Development of a vaccine for MSI cancers

Our research showed that the evolution of MSI cancers results in the outgrowth of cell clones with similar mutation patterns. Certain recurrent mutations at coding microsatellites are driver events of MSI tumor development and at the same time give rise to novel frameshift peptide (FSP) neoantigens.

We used the concept of driver mutation-induced FSP neoantigens to generate a first-in-human vaccine. In a phase I/IIa clinical trial (, we provided proof-of-concept that vaccination with 3 shared FSP neoantigens leads to strong induction of cellular and humoral immune response in patients with MSI cancer. No vaccination-related severe systemic side effects were observed in any of the vaccinated patients. In future projects, we plan to analyze the preventive capacity of FSP-vaccination for Lynch syndrome patients.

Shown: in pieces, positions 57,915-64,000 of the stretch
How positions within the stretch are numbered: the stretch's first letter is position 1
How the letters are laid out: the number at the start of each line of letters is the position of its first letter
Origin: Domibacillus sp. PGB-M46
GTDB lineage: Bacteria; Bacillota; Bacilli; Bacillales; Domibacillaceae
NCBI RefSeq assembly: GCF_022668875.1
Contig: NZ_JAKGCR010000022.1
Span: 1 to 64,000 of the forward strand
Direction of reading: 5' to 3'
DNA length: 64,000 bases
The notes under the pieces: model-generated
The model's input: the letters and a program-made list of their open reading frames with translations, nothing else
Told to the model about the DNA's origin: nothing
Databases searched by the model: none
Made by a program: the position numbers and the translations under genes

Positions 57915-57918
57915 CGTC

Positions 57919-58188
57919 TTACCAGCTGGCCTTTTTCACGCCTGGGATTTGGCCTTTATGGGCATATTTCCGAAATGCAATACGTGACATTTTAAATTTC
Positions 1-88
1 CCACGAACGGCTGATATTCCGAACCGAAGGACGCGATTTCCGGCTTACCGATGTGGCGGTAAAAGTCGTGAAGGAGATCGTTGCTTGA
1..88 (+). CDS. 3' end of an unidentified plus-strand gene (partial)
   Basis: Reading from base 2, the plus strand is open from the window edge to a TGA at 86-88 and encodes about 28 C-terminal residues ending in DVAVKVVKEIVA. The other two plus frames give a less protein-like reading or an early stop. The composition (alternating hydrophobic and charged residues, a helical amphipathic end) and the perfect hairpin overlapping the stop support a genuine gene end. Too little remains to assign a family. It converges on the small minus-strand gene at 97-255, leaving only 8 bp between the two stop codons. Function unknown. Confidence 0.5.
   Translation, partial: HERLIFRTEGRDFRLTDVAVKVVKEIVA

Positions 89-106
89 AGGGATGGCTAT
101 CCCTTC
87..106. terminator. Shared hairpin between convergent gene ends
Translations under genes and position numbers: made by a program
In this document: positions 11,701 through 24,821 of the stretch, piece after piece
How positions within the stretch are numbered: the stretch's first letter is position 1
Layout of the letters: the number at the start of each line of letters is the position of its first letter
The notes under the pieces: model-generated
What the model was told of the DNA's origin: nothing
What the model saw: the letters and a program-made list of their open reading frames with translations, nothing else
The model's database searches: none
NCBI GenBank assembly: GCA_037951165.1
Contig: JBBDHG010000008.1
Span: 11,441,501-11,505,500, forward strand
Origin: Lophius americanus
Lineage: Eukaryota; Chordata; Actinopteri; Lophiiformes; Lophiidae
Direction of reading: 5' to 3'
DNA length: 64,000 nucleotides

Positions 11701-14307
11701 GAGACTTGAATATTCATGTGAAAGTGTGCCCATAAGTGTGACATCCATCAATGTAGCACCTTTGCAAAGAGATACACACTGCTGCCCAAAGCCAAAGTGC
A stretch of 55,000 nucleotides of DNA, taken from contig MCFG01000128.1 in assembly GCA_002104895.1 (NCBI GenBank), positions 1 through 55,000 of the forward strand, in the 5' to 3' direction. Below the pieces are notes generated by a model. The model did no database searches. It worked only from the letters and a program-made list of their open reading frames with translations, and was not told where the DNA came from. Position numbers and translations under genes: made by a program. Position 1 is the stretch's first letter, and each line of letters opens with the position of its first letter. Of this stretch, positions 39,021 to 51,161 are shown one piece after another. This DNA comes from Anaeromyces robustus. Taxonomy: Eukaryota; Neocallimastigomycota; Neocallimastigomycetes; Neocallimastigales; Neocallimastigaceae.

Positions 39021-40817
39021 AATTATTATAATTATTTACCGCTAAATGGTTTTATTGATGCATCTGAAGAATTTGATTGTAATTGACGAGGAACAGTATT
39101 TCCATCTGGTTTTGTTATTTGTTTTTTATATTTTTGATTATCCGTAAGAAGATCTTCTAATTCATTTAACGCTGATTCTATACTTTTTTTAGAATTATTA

Prof. Dr. Elke Jäger, Krankenhaus Nordwest, Frankfurt, Germany

Prof. Dr. Salah-Eddin Al-Batran, Krankenhaus Nordwest, Frankfurt, Germany

Dr. Mirjam Tariverdian, University Hospital Heidelberg, Germany

Dr. Stefan Wörner, University Hospital Heidelberg, Germany